I hope it's not spoiler worthy but these are part of his Cosmere thing and by this point they've added a lot more of people travelling from other planets and discussions of things going on in other parts of the universe. It's very much moving from the initial high fantasy setting to more Science Fantasy. It's interesting but I can see people getting frustrated at either 1) putting in all these 'natural laws' for magic that treats it as almost a mundane element of world or 2) Putting all this pseudo-scientific stuff that is nothing like how actual science works. Hard magic fantasy types will probably enjoy it but it is very much pseudo science in the sense that he talks about science being a gradual, collaborative process but then the plot requires one character to make pretty much a solo breakthrough through pulling 20 hour days due to obsession that leaps scientific understanding forward by 6000 years. In fairness those previous 6,000 years were mostly spent fighting using magic at the direction of god level beings that didn't really give people time to research stuff I guess.

Overall it was a solid entry and I did like his tackling of depression and mental illness with Kaladin. His prose still feels pretty workmanlike and it's definitely being dealt with as text rather than subtext but it definitely feels like he's put time in to understanding the issue and trying to handle it appropriately.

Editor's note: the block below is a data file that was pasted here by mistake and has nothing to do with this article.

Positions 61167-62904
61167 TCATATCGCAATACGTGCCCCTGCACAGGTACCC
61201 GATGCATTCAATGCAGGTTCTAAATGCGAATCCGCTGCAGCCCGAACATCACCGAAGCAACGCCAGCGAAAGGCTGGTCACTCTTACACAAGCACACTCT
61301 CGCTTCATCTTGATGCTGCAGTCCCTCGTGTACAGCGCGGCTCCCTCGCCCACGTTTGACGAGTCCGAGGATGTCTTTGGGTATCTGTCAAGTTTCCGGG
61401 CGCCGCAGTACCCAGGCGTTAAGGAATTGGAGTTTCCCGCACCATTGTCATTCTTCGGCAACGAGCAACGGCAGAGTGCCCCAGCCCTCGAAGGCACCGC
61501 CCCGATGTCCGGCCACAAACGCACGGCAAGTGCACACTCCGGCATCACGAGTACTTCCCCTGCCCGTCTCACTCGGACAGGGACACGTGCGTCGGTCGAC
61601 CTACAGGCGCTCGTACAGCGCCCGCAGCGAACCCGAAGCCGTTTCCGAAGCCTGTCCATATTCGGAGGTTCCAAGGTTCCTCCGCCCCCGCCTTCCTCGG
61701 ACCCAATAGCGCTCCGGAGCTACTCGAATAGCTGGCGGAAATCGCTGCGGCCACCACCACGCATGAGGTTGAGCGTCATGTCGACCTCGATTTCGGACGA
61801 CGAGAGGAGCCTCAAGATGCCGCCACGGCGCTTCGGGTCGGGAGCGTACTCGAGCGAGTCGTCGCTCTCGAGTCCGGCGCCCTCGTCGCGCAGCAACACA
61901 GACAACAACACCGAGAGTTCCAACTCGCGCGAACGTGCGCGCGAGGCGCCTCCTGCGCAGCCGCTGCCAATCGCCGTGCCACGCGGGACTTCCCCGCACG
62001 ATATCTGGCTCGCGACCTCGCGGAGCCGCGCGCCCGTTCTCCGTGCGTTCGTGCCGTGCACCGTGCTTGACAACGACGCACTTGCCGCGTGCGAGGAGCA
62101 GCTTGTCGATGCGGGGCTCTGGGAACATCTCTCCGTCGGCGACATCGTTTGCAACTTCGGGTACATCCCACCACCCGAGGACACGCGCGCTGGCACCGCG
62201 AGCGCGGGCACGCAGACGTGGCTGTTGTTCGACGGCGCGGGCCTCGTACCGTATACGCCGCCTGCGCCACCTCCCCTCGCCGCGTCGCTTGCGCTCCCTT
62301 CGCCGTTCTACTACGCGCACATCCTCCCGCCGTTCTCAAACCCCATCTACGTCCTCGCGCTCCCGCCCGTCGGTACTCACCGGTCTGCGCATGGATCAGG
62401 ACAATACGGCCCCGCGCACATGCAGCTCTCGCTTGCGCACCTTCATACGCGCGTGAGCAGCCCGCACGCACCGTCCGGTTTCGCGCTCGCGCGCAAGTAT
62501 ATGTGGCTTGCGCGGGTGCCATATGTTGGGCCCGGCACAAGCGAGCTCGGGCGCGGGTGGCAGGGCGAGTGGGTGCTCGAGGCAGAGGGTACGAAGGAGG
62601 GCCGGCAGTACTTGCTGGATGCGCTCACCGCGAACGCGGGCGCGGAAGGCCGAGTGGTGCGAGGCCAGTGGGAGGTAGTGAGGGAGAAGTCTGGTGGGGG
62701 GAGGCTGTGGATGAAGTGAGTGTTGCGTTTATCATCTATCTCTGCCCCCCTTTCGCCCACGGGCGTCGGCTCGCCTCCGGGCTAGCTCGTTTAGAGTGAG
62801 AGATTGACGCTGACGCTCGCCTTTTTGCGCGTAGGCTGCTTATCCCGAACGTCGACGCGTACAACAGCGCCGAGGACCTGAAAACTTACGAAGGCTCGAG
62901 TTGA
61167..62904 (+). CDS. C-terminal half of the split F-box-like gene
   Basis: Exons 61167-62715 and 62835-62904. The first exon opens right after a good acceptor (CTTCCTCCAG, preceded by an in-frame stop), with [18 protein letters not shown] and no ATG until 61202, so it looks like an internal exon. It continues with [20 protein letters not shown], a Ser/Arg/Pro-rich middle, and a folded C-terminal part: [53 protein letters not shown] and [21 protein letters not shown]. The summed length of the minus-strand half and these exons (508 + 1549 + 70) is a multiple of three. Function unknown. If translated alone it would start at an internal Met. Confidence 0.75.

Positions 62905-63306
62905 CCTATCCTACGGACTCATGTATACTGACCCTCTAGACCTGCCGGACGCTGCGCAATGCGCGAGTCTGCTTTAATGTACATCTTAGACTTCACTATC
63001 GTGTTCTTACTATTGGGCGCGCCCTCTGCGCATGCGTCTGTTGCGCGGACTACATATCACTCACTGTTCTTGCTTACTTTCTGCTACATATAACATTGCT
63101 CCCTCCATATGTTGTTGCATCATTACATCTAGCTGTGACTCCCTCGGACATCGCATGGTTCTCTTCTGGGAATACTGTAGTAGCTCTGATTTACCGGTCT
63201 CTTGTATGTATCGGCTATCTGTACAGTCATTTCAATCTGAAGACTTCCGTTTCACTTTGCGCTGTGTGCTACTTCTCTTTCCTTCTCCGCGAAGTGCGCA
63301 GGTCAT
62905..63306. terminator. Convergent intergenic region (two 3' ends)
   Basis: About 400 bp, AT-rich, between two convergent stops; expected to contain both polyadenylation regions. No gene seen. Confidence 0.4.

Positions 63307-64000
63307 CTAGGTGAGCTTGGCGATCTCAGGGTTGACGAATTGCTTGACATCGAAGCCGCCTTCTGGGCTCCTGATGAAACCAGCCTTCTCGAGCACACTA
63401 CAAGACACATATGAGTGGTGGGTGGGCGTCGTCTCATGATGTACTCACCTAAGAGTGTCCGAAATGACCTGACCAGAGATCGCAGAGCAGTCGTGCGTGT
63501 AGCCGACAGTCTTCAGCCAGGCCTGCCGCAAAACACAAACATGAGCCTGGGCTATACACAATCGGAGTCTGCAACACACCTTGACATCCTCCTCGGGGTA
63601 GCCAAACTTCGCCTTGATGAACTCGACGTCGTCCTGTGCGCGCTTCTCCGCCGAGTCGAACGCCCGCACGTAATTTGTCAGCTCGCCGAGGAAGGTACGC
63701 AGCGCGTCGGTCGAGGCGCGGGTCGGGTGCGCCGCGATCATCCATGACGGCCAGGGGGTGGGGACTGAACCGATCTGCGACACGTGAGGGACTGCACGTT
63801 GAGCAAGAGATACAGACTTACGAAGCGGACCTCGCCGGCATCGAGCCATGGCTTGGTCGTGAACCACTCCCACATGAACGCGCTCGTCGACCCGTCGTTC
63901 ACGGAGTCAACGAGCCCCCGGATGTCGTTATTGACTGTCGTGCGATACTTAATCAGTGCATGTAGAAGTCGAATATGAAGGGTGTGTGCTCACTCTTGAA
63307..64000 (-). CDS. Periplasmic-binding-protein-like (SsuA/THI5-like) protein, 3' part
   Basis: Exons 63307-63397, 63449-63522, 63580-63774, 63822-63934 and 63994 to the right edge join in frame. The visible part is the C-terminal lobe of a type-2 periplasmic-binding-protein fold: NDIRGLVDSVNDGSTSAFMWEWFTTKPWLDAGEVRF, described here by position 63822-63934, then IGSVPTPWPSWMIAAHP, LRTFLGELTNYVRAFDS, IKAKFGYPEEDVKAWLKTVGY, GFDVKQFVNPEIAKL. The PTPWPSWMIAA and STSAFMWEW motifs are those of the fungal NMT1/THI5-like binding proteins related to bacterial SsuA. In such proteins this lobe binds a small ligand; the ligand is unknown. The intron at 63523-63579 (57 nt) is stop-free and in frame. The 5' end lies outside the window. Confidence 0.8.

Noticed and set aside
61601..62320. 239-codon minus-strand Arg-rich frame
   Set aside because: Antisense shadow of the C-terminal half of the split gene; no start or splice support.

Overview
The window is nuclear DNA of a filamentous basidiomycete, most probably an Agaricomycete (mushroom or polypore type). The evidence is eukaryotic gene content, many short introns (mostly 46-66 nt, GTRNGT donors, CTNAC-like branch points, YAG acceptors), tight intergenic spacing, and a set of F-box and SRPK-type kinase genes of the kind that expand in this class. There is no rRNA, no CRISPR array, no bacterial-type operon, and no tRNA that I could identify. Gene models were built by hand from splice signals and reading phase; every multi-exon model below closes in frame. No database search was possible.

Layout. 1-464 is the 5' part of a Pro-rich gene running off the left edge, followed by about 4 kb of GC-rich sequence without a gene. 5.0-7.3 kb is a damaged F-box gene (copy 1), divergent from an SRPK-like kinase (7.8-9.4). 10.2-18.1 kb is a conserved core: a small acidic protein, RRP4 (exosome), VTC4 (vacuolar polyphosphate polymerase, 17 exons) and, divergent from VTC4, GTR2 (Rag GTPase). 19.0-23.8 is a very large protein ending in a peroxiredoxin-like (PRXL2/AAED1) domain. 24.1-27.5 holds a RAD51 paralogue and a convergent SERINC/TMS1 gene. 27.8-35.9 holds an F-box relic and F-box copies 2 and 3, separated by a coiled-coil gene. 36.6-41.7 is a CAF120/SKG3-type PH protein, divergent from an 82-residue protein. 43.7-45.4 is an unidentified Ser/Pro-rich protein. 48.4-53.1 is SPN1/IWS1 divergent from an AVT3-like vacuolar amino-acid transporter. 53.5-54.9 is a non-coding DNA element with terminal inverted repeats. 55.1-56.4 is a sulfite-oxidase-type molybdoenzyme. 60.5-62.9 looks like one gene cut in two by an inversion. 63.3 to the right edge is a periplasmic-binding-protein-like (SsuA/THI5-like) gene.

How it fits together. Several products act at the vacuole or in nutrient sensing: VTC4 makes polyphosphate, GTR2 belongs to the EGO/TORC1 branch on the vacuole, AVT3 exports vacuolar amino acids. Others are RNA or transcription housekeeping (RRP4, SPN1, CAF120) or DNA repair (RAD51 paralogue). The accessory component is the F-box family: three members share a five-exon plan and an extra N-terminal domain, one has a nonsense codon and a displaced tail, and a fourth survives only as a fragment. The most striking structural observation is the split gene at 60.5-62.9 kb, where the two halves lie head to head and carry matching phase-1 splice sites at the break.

"Look at my car. Do you think that was bought with the earnest love of geeks?" - HaemishM
rattran
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Unreasonable


Reply #6592 on: April 16, 2021, 08:29:22 AM

Read the first of the Assassin's Apprentice series. It was wildly uneven, but I think I enjoyed it. Haven't read a 'new' fantasy series for a couple of years, so it was fun to get to learn a new world.

Overall, I've enjoyed her writing, but parts are really bad. In all her series there's at least some parts that made me just want to give up reading it and move to something more consistent.

Didn't help that I was reading Iain Banks' stuff for the first time in between her books.
Rendakor
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Reply #6593 on: April 16, 2021, 07:25:08 PM

I liked her first two Fitz trilogies (haven't read the newer one) but really hated the Soldier Son one. First book was mediocre, second was really shit, third was not purchased.